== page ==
On Wednesday, the U.S. Senate was set to vote on a sweeping national defense bill. It included reforms to immigration, in reaction to a surge in migration across the U-S southern border. It also included military support for the war in Ukraine, Israel and Taiwan. It came together through months of bipartisan meetings. But the vote failed. Why? The CBC’s Alex Panetta is here with the answers. He’s a reporter with our bureau in Washington D.C. For transcripts of Front Burner, please visit: Transcripts of each episode will be made available by the next workday.
08/02/2423m 25s

Are trans youth a 'political football' in Alberta?

Alberta premier Danielle Smith has frequently said that she doesn&apost want to politicize issues around the rights and personal decisions of transgender youth. But then, last week, she unveiled the toughest set of policies affecting trans teens in the country. The proposed rules would have wide-ranging impacts for gender-affirming medical care, sports, sex education and the use of preferred pronouns in schools. Today, CBC Calgary&aposs Jason Markusoff joins us for a look at the reaction in Alberta to the proposed policies, and why Smith may have so dramatically changed her position on this issue now. For transcripts of Front Burner, please visit: Transcripts of each episode will be made available by the next workday.
07/02/2423m 24s

What’s going on at Neuralink, Musk’s brain implant company?

Elon Musk says a person has had a computer chip implanted in their brain as part of Neuralink’s first human trial. The billionaire’s company is racing to develop a device, in an attempt to catch up to competitors in the brain-computer interface industry. Marisa Taylor, an investigative journalist with Reuters, joins Front Burner to separate fact from fiction, as Neuralink tries to revolutionize brain implants. For transcripts of Front Burner, please visit: Transcripts of each episode will be made available by the next workday.
06/02/2423m 2s

Why are men fleeing Ukraine, and the war?

Since Russia’s full-scale invasion nearly two years ago, most men have been banned from leaving Ukraine. That hasn’t stopped thousands from making illegal border crossings to escape. Why are so many Ukrainian men risking these journeys? How is Ukraine trying to stop them? What could the crossings signal about Ukrainians’ attitudes toward a new phase of this war? CBC’s Briar Stewart went to neighbouring Moldova to find answers. For transcripts of Front Burner, please visit: Transcripts of each episode will be made available by the next workday.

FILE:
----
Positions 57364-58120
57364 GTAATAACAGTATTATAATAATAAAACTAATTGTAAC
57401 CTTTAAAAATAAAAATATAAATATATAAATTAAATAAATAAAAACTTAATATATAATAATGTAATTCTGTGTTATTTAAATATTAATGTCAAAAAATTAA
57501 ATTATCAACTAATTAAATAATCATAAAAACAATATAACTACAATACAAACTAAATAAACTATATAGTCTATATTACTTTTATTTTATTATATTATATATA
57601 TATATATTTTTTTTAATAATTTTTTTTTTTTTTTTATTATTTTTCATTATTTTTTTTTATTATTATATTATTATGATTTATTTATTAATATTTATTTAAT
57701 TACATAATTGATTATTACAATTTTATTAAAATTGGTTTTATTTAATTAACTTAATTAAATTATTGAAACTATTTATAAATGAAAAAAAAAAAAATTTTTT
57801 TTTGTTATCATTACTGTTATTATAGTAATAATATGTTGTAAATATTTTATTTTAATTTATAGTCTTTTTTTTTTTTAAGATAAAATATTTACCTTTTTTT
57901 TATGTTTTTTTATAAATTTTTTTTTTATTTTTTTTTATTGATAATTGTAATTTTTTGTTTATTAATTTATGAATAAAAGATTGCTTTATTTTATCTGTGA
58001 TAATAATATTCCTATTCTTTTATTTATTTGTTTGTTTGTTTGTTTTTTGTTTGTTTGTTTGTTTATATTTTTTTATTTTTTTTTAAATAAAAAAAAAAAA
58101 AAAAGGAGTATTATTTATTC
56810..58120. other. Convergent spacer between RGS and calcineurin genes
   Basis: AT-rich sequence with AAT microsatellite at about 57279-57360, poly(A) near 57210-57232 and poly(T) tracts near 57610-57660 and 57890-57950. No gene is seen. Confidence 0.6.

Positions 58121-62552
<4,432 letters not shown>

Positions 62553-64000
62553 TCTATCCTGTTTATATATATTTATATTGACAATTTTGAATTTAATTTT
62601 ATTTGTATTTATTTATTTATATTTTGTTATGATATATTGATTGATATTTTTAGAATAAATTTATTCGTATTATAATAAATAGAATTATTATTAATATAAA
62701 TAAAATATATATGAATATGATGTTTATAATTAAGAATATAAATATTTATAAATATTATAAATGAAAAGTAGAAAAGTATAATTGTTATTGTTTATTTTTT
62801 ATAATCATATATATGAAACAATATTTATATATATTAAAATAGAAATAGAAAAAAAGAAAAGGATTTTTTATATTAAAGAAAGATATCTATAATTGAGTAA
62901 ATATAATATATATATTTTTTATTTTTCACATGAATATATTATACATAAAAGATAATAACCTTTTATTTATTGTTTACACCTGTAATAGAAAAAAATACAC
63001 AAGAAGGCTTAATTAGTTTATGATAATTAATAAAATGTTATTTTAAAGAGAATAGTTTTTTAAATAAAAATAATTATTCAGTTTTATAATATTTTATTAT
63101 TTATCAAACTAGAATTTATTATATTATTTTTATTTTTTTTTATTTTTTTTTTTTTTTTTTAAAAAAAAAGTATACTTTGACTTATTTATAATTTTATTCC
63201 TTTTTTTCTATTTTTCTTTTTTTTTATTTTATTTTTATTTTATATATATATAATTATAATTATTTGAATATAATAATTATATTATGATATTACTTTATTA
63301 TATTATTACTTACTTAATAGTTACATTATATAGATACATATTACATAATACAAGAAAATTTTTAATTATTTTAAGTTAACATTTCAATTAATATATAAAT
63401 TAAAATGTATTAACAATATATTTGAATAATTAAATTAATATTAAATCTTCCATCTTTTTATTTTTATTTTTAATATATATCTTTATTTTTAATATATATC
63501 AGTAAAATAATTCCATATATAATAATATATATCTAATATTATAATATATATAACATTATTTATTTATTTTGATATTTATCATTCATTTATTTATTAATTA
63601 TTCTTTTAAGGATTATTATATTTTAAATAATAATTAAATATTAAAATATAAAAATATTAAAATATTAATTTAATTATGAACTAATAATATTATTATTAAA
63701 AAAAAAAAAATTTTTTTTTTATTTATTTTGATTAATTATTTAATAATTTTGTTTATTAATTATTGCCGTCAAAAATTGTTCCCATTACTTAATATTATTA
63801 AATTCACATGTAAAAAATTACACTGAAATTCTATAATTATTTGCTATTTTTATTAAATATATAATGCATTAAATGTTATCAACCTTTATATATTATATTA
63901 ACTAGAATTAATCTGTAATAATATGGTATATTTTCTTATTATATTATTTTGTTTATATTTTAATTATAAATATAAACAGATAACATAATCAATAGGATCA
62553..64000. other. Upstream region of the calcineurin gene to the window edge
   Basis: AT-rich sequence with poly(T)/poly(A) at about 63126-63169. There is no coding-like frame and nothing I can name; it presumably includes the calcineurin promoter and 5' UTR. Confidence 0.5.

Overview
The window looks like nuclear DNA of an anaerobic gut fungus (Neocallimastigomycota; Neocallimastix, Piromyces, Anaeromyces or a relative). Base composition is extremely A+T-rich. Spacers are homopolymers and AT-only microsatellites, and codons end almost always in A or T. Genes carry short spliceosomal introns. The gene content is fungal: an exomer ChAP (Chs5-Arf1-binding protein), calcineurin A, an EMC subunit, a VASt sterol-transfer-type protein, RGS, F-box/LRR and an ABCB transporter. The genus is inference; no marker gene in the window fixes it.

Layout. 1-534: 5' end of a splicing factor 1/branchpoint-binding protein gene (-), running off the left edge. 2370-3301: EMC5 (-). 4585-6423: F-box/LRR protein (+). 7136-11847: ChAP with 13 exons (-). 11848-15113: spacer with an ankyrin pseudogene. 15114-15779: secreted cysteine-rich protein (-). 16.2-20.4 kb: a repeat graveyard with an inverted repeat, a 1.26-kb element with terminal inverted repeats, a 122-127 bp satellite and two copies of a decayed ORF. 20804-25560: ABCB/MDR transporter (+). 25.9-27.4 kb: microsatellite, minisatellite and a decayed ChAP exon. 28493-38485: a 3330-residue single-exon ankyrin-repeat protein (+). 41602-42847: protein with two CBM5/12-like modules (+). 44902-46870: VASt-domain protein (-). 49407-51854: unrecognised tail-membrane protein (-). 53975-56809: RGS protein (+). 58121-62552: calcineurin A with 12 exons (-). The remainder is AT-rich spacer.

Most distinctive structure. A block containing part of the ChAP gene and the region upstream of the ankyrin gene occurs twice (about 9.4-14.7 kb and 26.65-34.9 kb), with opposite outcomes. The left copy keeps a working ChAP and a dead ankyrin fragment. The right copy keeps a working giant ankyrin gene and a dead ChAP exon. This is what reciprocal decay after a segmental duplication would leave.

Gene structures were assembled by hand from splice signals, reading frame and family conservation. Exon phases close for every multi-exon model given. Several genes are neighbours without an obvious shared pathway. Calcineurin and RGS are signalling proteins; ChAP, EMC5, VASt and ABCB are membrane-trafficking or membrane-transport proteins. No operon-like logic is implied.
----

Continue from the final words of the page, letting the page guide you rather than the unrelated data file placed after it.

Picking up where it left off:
05/02/2424m 16s

Weekend Listen: Hollywood Exiles

From the BBC World Service and CBC Podcasts comes Hollywood Exiles. Host Oona Chaplin tells the story of the decades-long campaign to root out communism in Hollywood. It’s a campaign that eventually drove her grandfather, Charlie Chaplin, and many others out of tinseltown. Hollywood Exiles is a tale of glamour, duplicity and political intrigue that reverberates to this day. It’s the story of how Tinseltown became an ideological battleground. The toll of the fight was enormous – reputations, careers and families were torn apart by the campaign to drive communists from the movie business. More episodes are available at:
03/02/2436m 9s

Former Canadian world junior hockey players face sex assault charges

Four NHL players, and one pro European player, are charged with sexual assault, in a troubling story that began years ago. The charges relate to the alleged group assault of a woman in 2018, that took place when the accused were members of Canada’s world junior hockey team. Katie Strang is a senior investigative writer with The Athletic and walks us through these new charges — and whether anything has actually changed in hockey since this scandal first came to light. For transcripts of Front Burner, please visit: Transcripts of each episode will be made available by the next workday.
02/02/2420m 57s

Is $10 daycare in trouble?

The Trudeau government’s announcement in 2021 that they would bring daycare fees down to $10 a day within five years was a massive relief to many parents across the country. But two years after all the provinces signed on, this extremely popular program is clearly facing some bumps in the road: staffing shortages, massive wait lists, and daycares that can’t cover their costs. Today, Martha Friendly, executive director of the Childcare Resource and Research Unit, speaks to us about the growing pains confronting affordable daycare.